The Philippines is situated in the coral triangle with the most diverse reef fish and invertebrate varieties in the world.
Coral reefs are among the world's most fragile and endangered ecosystems. They are a significant source of food to our coastal communities, a source of income and employment through tourism and marine recreation, and offer countless other benefits to humans, including unique chemicals with medicinal properties. Despite this, coral reefs are rapidly being degraded by a number of human activities including over-fishing, coastal development, and the introduction of sewage fertilizer and sediment. Trade in reef species utilizing cyanide is a strong additional pressure on this already highly threatened ecosystem.
We were MAC Certified in 2002.
We realize that measures should be taken to ensure that live reef fish are collected sustainably (by methods such as hand-nets), without the use of cyanide. We have consistently complied to this measures and have voluntary submitted our facility for inspection and audit in 2002 and was the first to be certified in the Philippines as complying to the MAC standard of best practices.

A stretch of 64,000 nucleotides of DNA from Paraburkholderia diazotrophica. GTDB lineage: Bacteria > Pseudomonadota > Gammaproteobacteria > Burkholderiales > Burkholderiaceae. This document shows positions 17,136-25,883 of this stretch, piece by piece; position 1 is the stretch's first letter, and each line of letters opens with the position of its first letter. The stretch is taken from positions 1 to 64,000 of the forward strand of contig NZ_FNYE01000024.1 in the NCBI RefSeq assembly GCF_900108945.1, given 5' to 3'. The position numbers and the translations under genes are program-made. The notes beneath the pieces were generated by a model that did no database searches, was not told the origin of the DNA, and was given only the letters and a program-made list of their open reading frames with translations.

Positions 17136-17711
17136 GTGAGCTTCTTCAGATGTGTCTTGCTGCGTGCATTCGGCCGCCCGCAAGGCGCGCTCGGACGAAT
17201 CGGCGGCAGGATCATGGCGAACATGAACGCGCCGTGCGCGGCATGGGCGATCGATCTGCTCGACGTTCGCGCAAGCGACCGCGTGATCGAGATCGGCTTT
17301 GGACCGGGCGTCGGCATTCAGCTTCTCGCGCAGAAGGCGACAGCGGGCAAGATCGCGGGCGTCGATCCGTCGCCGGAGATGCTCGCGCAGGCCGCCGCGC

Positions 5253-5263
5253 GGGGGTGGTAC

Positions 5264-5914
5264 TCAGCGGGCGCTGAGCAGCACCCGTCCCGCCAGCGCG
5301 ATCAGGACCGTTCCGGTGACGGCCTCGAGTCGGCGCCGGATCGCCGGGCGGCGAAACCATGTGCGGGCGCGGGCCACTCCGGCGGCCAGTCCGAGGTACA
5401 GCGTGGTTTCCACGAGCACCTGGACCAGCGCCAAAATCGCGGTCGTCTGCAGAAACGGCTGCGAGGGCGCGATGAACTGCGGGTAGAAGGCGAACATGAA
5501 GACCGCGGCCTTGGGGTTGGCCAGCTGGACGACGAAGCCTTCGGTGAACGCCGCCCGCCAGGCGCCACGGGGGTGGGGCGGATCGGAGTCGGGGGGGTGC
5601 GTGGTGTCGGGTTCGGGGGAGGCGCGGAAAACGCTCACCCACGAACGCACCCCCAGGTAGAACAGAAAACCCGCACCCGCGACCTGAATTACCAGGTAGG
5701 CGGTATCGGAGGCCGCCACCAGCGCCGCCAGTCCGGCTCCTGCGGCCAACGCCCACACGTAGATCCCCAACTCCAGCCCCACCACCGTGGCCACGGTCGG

The Philippines is regarded as the center of marine biodiversity because of its vast species of marine and coastal resources. Situated in the coral triangle, the Philippines is endowed with the most diverse fish and invertebrate ecosystem in the world.
Results from the preliminary geographical information system (GIS) analysis made by Carpenter and Springer revealed that from the 2,983 combined ranges of generalized maps of marine species in the Coral Triangle, the central Philippines came out as the area with the highest marine biodiversity because it has a higher concentration of species per unit area.